The 2014 Breeding Bird Survey Results:
Confirmed - 44 Species: Canada Goose, Wood Duck, Mallard,
Osprey, Bald Eagle, Mourning Dove, Red-bellied Woodpecker, Downy Woodpecker, Hairy Woodpecker,
Northern Flicker, Great
Crested Flycatcher, Eastern Kingbird, Warbling Vireo, Blue Jay, Fish Crow, Northern Rough-winged Swallow,
Purple Martin, Tree Swallow, Barn Swallow, Carolina Chickadee, Tufted
Titmouse, White-breasted Nuthatch, Marsh Wren, Carolina Wren, Blue-gray Gnatcatcher, American Robin, Gray
Catbird, Brown Thrasher, European Starling, Cedar Waxwing, Prothonotary Warbler,
Common Yellowthroat, Northern Parula, Yellow Warbler, Song Sparrow, Northern Cardinal, Red-winged Blackbird, Common Grackle, Brown-headed Cowbird, Orchard
Oriole, Baltimore Oriole, House Finch, American Goldfinck, House Sparrow.
Confirmed Breeder: Any species for which there is at minimum evidence of a nest. A species need not successfully fledge young to be placed in the confirmed category.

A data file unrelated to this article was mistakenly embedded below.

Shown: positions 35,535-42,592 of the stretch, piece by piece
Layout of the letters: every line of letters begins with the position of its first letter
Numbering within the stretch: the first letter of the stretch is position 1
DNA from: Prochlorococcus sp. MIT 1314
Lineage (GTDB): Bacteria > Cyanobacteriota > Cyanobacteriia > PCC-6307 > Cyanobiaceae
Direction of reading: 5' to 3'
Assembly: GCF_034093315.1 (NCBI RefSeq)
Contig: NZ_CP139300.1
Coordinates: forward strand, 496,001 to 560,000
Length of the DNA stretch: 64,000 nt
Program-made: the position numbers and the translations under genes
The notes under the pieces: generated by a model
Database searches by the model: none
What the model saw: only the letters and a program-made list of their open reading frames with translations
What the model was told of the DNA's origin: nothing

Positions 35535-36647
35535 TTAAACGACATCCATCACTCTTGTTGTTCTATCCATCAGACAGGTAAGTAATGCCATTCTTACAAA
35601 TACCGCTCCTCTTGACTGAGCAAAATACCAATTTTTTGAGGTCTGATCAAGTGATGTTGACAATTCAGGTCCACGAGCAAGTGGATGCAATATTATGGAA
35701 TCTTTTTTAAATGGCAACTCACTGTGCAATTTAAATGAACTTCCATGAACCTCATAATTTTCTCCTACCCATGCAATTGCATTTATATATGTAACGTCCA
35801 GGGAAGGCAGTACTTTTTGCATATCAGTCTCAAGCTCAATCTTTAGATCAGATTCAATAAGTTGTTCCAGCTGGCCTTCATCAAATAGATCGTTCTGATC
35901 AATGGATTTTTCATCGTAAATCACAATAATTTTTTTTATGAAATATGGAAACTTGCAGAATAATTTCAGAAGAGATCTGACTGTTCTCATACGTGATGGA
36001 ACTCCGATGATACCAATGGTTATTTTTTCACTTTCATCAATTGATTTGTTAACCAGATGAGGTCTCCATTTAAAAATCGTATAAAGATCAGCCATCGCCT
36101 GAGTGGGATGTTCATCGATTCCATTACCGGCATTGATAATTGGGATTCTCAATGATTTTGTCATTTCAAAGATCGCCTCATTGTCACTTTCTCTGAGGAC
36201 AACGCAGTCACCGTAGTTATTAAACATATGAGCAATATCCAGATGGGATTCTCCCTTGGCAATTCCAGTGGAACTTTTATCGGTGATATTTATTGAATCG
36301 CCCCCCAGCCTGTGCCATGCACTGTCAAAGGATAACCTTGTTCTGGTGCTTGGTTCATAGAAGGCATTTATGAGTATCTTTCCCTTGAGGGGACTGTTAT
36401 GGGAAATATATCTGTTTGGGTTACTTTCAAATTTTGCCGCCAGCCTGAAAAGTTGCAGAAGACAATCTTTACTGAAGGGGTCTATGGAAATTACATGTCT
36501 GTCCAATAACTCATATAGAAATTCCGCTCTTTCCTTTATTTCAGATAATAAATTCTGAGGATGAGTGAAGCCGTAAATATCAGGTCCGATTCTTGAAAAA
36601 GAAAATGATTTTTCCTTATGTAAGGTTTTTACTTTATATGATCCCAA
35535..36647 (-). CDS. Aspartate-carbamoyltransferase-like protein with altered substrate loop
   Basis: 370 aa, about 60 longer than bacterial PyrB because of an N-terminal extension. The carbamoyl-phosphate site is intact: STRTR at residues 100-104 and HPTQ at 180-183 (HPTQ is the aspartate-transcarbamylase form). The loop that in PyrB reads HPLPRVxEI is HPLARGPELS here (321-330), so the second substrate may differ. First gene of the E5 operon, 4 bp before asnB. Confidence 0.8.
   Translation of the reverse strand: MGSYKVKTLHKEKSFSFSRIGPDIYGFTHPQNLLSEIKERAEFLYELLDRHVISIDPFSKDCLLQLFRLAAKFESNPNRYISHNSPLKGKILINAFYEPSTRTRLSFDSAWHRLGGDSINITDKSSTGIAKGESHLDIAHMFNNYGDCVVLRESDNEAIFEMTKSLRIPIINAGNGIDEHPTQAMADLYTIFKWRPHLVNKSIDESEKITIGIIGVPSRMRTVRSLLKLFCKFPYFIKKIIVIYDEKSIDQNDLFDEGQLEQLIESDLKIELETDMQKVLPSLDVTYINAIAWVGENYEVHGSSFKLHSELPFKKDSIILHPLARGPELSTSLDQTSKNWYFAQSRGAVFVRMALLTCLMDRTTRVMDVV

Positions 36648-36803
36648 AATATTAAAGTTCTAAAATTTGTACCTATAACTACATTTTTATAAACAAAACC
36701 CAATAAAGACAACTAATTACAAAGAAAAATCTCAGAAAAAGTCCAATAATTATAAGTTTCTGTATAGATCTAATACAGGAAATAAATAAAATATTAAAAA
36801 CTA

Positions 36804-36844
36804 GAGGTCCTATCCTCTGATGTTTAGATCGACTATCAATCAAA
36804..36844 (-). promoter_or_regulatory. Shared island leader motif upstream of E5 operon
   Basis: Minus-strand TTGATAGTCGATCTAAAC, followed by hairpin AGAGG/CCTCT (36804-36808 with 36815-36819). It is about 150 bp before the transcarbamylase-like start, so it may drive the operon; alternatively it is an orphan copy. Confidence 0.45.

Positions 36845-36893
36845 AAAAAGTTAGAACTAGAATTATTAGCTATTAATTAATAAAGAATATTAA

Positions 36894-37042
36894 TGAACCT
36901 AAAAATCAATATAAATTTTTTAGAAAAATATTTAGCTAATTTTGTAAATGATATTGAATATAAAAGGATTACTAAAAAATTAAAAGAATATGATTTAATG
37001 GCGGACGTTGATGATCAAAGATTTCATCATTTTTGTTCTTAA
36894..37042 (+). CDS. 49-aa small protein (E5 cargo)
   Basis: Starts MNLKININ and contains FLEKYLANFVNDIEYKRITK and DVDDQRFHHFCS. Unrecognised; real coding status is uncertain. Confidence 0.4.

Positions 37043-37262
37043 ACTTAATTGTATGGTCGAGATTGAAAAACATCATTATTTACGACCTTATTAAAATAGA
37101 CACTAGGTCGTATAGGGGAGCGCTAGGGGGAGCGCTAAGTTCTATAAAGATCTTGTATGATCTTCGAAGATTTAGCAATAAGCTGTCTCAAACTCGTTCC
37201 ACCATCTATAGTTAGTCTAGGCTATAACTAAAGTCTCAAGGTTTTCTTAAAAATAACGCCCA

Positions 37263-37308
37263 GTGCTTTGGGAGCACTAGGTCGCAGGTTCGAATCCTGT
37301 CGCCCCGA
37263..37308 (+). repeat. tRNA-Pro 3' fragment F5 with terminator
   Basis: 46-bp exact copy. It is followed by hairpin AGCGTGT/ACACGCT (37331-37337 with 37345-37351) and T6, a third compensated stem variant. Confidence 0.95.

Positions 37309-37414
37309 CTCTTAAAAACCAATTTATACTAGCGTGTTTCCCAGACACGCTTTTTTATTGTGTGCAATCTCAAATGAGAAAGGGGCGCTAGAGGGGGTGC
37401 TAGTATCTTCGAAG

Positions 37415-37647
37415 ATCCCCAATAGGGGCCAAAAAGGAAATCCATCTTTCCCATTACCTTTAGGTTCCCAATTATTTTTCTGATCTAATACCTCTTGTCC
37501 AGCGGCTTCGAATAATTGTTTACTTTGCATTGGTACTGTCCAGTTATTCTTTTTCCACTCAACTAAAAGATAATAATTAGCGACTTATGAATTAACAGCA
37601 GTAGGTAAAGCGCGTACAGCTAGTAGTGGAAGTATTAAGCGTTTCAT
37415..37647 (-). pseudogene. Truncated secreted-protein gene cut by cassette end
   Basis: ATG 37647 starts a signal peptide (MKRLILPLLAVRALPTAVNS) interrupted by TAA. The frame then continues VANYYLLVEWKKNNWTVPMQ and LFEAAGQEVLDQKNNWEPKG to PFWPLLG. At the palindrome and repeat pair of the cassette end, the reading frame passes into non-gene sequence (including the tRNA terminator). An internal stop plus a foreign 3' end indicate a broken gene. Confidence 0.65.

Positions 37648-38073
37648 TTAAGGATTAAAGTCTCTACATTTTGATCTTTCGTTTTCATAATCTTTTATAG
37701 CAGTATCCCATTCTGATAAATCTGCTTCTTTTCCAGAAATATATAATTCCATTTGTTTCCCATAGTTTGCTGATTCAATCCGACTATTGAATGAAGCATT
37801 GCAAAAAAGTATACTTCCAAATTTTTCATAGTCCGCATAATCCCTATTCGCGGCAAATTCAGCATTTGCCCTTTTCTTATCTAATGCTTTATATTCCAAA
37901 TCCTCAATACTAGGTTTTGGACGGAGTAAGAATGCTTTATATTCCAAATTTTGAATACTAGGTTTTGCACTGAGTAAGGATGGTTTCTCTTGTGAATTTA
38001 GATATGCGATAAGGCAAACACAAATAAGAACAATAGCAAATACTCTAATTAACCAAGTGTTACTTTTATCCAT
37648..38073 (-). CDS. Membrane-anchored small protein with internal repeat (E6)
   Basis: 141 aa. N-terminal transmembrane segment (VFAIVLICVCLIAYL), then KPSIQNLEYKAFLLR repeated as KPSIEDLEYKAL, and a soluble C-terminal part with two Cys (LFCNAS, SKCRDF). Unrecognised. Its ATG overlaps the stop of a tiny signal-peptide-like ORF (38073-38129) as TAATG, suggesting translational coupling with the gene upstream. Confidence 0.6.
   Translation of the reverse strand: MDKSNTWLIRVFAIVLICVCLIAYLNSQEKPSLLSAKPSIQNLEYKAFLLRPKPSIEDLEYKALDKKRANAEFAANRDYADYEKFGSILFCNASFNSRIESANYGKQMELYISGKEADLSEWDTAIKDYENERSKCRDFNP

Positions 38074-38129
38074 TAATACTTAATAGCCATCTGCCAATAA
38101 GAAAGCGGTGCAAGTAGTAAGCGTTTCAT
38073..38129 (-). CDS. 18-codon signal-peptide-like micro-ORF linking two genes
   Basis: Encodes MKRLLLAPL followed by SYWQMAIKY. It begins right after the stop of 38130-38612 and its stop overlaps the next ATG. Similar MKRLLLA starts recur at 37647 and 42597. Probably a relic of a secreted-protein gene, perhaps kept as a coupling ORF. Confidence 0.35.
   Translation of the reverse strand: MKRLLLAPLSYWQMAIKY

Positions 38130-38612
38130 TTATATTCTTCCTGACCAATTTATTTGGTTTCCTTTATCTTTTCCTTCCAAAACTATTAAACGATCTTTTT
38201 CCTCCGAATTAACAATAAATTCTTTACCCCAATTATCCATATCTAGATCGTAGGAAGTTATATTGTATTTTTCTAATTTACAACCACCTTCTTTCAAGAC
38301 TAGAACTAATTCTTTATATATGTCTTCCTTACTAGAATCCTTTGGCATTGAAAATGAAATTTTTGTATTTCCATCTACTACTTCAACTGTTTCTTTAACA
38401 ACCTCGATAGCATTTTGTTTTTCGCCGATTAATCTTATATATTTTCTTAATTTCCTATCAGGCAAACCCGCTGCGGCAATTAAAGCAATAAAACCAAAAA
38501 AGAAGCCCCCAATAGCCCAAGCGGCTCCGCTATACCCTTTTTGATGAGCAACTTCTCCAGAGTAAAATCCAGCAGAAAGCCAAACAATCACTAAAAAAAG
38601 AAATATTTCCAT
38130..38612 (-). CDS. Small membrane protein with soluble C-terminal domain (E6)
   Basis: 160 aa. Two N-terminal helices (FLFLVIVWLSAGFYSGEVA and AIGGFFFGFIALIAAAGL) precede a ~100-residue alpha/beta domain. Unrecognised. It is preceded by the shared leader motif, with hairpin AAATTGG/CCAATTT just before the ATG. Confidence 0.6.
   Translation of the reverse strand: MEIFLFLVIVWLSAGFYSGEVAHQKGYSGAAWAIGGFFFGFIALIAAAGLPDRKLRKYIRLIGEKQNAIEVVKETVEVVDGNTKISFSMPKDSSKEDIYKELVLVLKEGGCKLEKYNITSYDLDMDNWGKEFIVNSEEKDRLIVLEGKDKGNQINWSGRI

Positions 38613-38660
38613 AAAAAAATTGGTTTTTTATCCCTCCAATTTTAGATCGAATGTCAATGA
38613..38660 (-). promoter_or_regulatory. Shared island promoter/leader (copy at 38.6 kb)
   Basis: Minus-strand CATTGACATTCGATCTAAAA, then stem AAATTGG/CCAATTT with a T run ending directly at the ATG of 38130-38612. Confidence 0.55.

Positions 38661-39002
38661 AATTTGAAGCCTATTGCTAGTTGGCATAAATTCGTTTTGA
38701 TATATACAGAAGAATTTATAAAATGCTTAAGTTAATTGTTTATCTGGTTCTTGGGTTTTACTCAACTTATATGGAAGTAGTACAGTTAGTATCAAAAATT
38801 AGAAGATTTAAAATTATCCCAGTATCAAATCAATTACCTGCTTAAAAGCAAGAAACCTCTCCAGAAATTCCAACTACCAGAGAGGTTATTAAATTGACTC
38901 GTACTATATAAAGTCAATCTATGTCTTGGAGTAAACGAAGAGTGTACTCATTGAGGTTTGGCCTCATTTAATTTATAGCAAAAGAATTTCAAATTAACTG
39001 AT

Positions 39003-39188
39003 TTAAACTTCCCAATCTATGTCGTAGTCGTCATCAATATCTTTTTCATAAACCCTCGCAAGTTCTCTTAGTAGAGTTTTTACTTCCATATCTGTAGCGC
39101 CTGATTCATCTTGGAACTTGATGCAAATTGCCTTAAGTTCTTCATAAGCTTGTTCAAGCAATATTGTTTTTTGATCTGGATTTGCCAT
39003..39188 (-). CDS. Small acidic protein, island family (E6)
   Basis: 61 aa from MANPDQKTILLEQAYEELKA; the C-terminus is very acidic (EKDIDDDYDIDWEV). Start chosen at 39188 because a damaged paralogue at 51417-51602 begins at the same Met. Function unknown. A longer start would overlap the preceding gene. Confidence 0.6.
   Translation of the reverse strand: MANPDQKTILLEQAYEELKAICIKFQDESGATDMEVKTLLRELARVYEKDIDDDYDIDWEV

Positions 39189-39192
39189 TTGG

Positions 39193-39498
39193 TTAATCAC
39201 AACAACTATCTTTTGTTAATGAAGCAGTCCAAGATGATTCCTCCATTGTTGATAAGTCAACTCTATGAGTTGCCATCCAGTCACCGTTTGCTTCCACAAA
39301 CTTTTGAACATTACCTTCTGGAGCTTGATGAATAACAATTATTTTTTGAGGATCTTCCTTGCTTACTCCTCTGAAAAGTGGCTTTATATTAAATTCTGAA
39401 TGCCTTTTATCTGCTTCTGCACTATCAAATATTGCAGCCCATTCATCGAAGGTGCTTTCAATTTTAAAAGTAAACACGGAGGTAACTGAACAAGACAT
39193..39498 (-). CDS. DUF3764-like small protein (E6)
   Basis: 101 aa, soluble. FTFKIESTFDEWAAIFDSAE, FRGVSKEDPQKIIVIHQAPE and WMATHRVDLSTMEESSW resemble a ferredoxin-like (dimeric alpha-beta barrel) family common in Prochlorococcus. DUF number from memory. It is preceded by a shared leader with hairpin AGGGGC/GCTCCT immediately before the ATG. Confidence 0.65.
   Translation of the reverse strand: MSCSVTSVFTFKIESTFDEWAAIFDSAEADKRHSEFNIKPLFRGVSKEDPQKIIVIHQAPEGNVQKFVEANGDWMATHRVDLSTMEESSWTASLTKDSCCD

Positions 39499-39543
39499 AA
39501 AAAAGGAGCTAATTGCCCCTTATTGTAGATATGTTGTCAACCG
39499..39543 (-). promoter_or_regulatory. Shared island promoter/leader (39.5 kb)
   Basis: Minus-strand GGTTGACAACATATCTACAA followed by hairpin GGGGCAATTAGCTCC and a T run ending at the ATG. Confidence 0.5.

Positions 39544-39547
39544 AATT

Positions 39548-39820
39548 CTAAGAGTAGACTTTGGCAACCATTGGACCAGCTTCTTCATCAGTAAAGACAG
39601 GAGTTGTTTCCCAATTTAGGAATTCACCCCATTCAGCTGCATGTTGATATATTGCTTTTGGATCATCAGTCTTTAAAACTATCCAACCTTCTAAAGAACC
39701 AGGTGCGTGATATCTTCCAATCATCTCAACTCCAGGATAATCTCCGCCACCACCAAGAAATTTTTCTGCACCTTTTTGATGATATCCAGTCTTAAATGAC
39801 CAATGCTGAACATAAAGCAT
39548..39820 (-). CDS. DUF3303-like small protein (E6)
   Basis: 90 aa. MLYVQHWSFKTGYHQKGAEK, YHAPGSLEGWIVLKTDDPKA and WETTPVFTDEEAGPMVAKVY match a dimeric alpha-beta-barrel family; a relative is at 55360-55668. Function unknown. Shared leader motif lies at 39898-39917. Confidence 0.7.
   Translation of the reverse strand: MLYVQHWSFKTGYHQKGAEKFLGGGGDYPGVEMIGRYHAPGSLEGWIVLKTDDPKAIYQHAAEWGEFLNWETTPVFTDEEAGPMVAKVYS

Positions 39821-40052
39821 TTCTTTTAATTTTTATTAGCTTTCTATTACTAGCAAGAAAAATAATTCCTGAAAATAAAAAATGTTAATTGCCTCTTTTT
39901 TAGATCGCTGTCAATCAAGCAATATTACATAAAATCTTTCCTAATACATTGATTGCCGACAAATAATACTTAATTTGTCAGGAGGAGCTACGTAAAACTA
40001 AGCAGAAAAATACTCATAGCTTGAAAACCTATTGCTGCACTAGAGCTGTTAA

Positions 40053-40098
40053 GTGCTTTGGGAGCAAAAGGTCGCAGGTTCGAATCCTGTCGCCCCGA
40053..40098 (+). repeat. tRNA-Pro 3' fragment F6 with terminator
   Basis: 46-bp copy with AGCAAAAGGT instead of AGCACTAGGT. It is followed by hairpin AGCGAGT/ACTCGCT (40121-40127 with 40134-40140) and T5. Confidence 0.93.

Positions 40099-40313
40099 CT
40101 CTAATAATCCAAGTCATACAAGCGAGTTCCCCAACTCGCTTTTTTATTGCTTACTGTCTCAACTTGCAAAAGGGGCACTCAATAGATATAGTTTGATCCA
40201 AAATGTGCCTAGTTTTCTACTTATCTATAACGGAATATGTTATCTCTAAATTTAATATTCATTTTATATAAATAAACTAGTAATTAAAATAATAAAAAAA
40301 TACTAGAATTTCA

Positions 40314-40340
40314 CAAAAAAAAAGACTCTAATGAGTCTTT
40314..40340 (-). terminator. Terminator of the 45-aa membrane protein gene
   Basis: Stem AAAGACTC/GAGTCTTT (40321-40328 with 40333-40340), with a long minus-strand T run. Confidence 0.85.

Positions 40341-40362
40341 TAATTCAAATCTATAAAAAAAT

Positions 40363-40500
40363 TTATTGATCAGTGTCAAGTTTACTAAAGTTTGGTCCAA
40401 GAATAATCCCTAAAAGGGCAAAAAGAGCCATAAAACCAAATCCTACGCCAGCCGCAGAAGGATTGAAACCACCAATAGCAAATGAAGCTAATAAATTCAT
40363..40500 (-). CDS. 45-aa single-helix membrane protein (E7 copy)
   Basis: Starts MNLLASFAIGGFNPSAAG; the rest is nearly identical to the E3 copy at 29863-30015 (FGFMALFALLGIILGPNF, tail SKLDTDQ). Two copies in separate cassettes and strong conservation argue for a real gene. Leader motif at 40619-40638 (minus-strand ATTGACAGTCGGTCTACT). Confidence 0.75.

Probable Breeder: Any species engaged in pre-nesting activity, such as a male on territory, courtship behavior, or even the presence of a pair, but for which there is no evidence of a nest. Since birds can and do sing and display to females during migration, this category cannot be used until the safe dates are reached.
Possible Breeder: Any species, male or female, observed in suitable habitat, but giving no hard evidence of breeding. Unless actively breeding, all birds in suitable habitat before the start of the safe date are placed in this category.
Present: Any species observed that is not in suitable habitat or out of its breeding range.
Definition of Safe Dates: We use safe dates as a means of deciding if a bird can be considered a breeder or a migrant. Safe dates are simply defined as a period of time beginning when all members of a given species have ceased to migrate in the spring and ending when they begin to migrate in the fall. Unless a bird is engaged in behavior that confirms breeding, it will be placed no higher than in the possible breeder category if it is observed outside the safe dates assigned to that species.